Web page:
clock menu more-arrow no yes

Filed under:

Derrick Williams responds to George Karl's Coke machine comment

New, comments

George Karl said a Coke machine can have a better rebounding performance than Derrick Williams did recently. Williams took it upon himself to respond.

Brad Rempel-USA TODAY Sports

This is the type of stat line that Sacramento Kings head coach George Karl does not understand: 9 points, 0 rebounds and 0 assists in 26 minutes.

That was from Kings forward Derrick Williams on Sunday in a frustrating loss to the Utah Jazz at home. Karl took exception by indirectly calling out the fourth-year-man.

"You shouldn't be playing 20 minutes a game and not get a rebound. I mean, the Coke machine can get a rebound some nights," Karl told reporters - Williams being the only player with such a stat line in the game. "Sometimes we have guys play 20, 25 minutes and don't get a rebound, and I don't understand that."

Well, OK then.

On Tuesday, Williams, who has played well under Karl but is still far too inconsistent, pulled down eight rebounds - his second highest rebound total of the season (he had 10 rebounds on Jan. 13 against the Dallas Mavericks) - to go along with 18 points.

So was this his response to the coach? It sure sounded that way.

"I don't think me having zero rebounds last game is the reason why we lost. We had too many turnovers. But yeah, I wanted to make a point. I actually wanted to get 12, but it is what it is - I got 8," Williams told Sactown Royalty.

I doubt a Coke machine would get that saucy. To be fair, Sunday's game was the first time this season Williams has played more than 20 minutes and tallied zero rebounds. He has had six games this season with more than 20 minutes and only one rebound, however, and five of those games have come with Karl as the head coach. And the Kings did have 20 turnovers against the Jazz - Williams only had one. You also must factor in that Tuesday's eight rebounds came against the team he always plays his best against: the Minnesota Timberwolves, the team that drafted him.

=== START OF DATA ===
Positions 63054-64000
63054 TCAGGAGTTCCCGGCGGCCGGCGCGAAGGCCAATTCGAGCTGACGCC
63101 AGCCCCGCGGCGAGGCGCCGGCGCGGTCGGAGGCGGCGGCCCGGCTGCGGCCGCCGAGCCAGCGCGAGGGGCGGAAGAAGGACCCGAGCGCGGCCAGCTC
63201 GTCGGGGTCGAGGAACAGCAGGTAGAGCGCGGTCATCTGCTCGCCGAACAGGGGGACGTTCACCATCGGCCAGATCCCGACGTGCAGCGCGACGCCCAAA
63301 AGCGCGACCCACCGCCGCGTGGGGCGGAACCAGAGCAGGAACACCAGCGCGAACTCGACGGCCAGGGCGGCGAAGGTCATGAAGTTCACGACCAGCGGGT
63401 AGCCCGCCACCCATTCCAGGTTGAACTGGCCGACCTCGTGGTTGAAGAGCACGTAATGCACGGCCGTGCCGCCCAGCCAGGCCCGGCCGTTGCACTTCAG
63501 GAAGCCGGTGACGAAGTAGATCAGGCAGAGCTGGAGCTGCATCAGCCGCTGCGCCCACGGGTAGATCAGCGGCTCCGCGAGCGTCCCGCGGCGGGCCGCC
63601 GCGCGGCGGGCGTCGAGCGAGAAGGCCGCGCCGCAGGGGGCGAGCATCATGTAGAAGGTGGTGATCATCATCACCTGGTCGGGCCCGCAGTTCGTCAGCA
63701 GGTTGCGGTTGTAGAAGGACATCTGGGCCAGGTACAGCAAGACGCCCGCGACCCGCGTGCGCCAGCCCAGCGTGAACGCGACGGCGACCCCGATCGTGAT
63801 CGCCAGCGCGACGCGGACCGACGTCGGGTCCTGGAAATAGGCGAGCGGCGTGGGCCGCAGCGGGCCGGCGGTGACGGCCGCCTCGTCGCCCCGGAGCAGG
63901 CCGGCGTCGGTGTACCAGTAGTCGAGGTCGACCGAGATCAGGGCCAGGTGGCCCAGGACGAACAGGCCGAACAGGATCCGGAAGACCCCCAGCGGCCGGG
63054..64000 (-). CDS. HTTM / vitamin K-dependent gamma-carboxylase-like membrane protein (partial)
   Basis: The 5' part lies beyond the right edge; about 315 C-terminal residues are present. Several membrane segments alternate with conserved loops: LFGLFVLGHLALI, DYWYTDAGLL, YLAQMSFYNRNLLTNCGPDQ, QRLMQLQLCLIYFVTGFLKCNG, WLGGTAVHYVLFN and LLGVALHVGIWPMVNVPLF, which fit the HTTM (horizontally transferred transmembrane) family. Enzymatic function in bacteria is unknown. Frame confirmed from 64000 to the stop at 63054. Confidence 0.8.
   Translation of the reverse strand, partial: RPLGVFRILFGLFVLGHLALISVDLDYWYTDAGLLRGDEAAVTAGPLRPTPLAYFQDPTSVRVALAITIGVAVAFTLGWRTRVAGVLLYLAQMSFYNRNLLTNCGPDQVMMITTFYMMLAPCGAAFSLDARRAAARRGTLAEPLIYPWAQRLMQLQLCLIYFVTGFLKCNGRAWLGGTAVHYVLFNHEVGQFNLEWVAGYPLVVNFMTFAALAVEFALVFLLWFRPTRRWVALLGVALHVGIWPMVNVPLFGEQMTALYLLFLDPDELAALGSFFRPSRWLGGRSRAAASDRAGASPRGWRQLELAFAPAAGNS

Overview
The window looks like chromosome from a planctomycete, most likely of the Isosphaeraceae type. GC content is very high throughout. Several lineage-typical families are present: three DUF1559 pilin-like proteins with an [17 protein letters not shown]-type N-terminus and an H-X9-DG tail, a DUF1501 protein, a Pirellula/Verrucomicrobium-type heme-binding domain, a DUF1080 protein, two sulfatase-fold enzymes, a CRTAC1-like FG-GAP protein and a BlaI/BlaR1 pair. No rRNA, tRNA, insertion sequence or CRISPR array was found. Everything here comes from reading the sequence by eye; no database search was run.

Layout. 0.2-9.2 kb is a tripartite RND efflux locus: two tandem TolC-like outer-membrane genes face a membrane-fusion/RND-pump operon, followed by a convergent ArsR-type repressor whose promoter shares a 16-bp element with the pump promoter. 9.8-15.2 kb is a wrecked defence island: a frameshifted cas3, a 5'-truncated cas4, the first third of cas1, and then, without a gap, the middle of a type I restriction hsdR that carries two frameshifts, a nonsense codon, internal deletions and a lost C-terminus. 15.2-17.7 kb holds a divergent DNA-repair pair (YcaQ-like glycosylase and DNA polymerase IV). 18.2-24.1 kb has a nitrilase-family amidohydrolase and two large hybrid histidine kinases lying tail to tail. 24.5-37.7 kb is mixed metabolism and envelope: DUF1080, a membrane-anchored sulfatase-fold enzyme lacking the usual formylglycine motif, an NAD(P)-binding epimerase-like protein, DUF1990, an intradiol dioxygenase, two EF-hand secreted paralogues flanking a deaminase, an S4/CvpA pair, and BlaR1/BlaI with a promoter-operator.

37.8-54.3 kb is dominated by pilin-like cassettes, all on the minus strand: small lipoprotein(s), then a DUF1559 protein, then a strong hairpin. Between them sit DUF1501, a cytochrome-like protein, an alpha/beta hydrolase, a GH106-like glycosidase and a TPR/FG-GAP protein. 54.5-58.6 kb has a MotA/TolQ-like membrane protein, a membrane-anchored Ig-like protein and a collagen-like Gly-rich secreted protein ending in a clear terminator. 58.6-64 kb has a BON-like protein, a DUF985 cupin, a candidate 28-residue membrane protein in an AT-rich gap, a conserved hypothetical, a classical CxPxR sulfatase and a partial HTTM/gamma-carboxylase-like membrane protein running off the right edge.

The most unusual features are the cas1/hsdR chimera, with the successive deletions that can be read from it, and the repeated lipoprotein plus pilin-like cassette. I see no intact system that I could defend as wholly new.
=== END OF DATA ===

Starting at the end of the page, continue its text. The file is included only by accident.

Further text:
But this discussion brings up a larger question: if the Kings are relying on DeMarcus Cousins too much for rebounding. Williams seems to believe that is the case on occasion.

"Sometimes. Big fella is going to get rebounds. We want him to get rebounds, we want him to get as many as possible, but at the same time we've all got to rebound," Williams said. "Sometimes we get caught in the style of play that we want to do, which is get out in transition and run."

The Kings are currently seventh in the NBA in rebounding at 44 per game. Cousins, who sat out of Tuesday's game with a sore right foot, is averaging 12.7 rebounds per game this season and 15.4 over the last 10 games. Karl has advocated for group rebounding. As Williams said, the Kings want to get out and run, which utilizes guys like him sprinting up the floor and scoring off a rebound - usually from the hands of Cousins.

Karl was asked about Williams' rebounding after Tuesday's game.

"He just has to stay focused. When he plays four, he's got to have a bigger presence as a rebounder and also as a defender of the paint. Cuz [DeMarcus Cousins] - we're so reliant upon his defense and his rebounding," Karl said.

Williams knows regardless of whether the team relies on Cousins to rebound, he needs to push himself to grab more boards.

"I know I'm a good rebounder. Sometimes the ball doesn't fall your way man. Cuz, sometimes he has 20, 25 rebounds some nights. JT [Jason Thompson] has nights where he has 10, 15. At the same time, I've got to take that upon myself. I don't want to walk away from any game and have no rebounds ... at the same time, sometimes the ball doesn't bounce your way," Williams said.

I wonder what the Pepsi machine has to say about all of this.